1. AI sowing app - Microsoft, in collaboration with ICRISAT, developed an AI Sowing App, which sends sowing advisories to participating farmers on the optimal date to sow. This application does not require the farmers to install 1. any sensors in their fields or incur any capital expenditure - all they need is a phone capable of receiving text messages.
2. Weather advisory - Meteorology and environmental technology company, BKC WeatherSys, developed a farming advisory app called Fasal Salah. Fasal Salah provides accurate and detailed weather forecasts at the district and village levels. Timely weather forecasts allow farmers to estimate yield, get information about traders, and receive highly personalized weather forecasts. This app also acts as a tool for improving the crop insurance system.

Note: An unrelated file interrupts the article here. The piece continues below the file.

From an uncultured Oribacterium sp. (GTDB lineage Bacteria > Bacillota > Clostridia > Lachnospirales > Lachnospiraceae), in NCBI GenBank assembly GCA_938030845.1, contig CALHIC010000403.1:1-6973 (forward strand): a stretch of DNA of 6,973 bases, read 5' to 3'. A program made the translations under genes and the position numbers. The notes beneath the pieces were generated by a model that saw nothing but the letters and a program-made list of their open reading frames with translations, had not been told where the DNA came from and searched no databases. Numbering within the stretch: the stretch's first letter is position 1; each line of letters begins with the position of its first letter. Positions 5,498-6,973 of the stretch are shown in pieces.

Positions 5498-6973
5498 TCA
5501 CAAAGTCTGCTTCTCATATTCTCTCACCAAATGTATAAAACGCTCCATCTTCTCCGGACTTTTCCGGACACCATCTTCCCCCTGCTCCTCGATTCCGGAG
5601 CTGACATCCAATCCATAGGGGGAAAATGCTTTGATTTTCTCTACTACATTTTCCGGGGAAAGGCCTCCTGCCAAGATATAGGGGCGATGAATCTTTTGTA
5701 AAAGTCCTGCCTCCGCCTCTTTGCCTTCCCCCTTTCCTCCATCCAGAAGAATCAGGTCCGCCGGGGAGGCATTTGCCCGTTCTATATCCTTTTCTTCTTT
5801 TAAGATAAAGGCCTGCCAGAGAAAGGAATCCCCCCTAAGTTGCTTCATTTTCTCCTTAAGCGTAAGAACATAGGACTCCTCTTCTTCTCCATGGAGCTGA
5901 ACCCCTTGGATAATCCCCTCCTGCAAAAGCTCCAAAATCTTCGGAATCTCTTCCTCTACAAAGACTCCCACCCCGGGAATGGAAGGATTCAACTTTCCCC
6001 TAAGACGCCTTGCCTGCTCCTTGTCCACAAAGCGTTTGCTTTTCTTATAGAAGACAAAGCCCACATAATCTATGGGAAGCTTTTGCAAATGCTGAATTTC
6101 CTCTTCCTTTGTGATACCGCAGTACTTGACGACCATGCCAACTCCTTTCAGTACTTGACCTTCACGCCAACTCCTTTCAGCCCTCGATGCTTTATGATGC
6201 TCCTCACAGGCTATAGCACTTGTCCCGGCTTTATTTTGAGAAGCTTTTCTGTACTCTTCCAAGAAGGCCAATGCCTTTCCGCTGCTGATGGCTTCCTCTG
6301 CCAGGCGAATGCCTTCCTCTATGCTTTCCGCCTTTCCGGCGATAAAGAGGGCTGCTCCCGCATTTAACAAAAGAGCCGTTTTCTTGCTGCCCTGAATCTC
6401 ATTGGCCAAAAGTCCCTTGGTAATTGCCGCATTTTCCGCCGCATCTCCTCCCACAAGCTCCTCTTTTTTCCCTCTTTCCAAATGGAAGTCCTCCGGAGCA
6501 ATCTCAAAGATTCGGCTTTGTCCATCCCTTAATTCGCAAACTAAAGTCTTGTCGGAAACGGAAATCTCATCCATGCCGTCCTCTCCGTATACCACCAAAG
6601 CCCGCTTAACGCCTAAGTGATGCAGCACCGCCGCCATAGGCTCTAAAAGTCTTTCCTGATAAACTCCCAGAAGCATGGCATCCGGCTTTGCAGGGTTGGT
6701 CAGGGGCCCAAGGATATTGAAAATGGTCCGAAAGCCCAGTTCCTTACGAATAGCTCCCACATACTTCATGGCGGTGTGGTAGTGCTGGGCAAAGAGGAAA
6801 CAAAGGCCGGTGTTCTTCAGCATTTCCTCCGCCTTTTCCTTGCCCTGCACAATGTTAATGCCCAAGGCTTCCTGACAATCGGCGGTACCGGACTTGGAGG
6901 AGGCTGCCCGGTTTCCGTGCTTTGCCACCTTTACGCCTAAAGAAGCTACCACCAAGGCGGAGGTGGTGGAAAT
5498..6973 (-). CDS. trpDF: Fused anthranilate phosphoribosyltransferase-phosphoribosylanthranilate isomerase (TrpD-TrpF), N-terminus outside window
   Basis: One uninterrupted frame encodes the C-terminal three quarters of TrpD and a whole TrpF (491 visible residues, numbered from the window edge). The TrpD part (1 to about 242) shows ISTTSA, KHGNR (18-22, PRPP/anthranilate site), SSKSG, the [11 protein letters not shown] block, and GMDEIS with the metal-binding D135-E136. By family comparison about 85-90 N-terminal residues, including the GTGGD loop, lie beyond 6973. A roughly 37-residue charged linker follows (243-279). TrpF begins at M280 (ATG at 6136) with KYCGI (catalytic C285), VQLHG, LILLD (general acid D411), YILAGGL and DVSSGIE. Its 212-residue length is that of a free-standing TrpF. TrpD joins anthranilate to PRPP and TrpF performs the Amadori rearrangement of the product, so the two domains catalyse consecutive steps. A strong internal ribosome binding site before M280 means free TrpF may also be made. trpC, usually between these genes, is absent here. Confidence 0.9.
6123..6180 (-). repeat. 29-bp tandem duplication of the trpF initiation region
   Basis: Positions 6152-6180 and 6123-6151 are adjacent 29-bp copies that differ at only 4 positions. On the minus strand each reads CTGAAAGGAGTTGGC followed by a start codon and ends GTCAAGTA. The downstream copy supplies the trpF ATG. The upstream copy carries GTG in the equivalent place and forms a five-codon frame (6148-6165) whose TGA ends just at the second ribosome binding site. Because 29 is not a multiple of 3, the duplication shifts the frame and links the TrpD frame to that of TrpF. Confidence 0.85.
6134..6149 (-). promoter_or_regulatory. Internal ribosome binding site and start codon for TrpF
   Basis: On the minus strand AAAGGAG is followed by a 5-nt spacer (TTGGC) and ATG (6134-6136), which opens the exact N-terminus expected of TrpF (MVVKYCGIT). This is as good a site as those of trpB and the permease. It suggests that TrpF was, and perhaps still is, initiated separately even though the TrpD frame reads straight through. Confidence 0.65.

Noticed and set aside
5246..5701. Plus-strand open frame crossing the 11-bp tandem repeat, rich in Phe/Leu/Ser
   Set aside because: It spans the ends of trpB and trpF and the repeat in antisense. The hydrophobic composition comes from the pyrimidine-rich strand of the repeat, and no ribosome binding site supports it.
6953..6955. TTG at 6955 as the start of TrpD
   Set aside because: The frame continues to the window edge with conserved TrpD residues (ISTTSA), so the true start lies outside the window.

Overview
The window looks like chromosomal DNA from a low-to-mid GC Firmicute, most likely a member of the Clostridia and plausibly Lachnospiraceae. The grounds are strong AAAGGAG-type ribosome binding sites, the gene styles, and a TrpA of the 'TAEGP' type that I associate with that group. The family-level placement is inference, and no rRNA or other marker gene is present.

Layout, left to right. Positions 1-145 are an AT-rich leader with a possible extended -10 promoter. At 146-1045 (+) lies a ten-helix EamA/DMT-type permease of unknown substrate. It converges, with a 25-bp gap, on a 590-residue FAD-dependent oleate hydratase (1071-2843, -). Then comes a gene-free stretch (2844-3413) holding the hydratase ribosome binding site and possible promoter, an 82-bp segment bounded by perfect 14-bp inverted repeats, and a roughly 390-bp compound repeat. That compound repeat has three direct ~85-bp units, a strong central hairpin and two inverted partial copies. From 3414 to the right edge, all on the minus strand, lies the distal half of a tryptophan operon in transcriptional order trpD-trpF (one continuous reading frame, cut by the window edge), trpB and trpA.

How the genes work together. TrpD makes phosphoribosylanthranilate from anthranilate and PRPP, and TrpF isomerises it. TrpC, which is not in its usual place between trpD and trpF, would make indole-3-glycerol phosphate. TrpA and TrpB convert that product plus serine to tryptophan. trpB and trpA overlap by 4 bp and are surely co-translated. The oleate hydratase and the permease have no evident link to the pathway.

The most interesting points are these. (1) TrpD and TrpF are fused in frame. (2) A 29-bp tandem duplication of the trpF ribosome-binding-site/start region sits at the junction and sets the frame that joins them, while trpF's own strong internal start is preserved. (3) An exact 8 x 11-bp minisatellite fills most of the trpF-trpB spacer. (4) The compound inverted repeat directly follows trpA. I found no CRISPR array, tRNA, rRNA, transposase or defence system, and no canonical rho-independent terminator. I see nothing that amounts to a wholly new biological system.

3. Deep Neural Networks -A German-based tech start-up PEAT (Progressive Environmental and Agricultural Technologies) trains self-learning algorithms to distinguish between different patterns that are left by plant diseases, pests, or nutrient deficiencies in India. PEAT has developed an AI-based application called Plantix. Plantix can identify the nutrient deficiencies in soil including plant pests and diseases by which farmers can also get an idea to use fertilizer which helps to improve harvest quality.
Trace Genomics is another machine learning-based company that helps farmers conduct soil analysis. This helps farmers to monitor soil and crop health conditions. Trace Genomics allows insights regarding the measurement and modeling of microbes in the soil. These insights are important for optimal seed selection and the use of seed treatments. Interpretation of soil selection is important to choose the right agricultural management practices.